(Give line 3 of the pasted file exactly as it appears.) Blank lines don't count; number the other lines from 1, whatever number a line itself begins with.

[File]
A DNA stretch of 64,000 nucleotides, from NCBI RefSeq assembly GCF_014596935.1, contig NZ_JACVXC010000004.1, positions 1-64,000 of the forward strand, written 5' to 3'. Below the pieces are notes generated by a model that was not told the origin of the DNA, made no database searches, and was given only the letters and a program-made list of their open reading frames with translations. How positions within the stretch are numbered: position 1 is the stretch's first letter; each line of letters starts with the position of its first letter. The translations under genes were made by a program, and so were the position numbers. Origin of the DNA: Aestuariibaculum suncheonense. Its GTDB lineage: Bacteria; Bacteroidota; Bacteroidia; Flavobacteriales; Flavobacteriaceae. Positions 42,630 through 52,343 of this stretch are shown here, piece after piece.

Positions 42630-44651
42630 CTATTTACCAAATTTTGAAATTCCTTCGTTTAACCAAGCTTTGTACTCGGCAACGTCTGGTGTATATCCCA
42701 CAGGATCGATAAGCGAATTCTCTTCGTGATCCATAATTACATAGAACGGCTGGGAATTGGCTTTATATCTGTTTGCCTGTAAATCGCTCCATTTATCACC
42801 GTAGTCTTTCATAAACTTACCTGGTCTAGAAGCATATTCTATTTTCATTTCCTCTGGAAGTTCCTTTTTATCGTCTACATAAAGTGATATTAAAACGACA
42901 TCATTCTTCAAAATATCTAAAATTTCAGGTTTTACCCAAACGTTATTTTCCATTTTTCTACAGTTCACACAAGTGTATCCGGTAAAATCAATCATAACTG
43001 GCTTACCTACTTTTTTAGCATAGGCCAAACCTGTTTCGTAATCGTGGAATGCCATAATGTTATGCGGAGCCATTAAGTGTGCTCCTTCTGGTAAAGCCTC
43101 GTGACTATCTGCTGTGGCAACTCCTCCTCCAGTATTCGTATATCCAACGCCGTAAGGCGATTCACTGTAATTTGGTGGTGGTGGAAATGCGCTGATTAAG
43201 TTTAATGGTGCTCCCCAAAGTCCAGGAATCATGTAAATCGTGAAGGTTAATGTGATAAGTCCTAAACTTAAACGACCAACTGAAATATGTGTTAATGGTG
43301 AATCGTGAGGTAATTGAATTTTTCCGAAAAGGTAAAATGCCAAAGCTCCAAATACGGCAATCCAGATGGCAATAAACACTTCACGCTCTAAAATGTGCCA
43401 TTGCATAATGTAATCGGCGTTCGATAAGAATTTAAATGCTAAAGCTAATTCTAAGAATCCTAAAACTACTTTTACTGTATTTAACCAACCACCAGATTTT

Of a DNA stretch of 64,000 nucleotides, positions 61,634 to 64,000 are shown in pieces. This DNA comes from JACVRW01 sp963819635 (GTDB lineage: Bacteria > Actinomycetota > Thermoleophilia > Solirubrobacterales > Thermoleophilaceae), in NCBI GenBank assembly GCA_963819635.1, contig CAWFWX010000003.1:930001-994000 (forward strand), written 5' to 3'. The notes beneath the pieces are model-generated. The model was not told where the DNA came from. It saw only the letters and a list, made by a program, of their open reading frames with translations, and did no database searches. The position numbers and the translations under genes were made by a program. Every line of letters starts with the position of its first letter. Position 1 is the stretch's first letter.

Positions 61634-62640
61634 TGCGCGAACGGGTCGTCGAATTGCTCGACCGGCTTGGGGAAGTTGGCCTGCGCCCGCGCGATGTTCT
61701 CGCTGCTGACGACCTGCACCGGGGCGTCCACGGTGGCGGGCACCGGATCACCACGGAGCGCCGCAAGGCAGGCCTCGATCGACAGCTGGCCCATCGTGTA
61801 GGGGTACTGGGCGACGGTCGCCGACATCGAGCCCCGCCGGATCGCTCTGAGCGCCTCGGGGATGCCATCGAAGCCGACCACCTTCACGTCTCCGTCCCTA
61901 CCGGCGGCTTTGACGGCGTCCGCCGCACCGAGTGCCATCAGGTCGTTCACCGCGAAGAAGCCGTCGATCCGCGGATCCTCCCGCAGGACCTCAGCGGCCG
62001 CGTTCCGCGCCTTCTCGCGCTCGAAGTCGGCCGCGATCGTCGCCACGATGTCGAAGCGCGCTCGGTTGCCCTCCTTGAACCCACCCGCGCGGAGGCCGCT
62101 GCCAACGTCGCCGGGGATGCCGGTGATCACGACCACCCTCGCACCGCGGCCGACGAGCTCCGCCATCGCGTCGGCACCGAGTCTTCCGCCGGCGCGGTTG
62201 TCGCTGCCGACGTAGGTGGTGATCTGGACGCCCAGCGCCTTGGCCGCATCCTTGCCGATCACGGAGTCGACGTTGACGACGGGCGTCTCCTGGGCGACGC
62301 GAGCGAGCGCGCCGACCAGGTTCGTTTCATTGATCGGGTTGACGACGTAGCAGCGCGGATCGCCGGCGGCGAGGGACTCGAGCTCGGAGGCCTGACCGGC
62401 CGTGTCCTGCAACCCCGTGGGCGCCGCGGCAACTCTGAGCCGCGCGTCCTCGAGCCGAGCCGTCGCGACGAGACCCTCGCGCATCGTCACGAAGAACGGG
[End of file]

42630 CTATTTACCAAATTTTGAAATTCCTTCGTTTAACCAAGCTTTGTACTCGGCAACGTCTGGTGTATATCCCA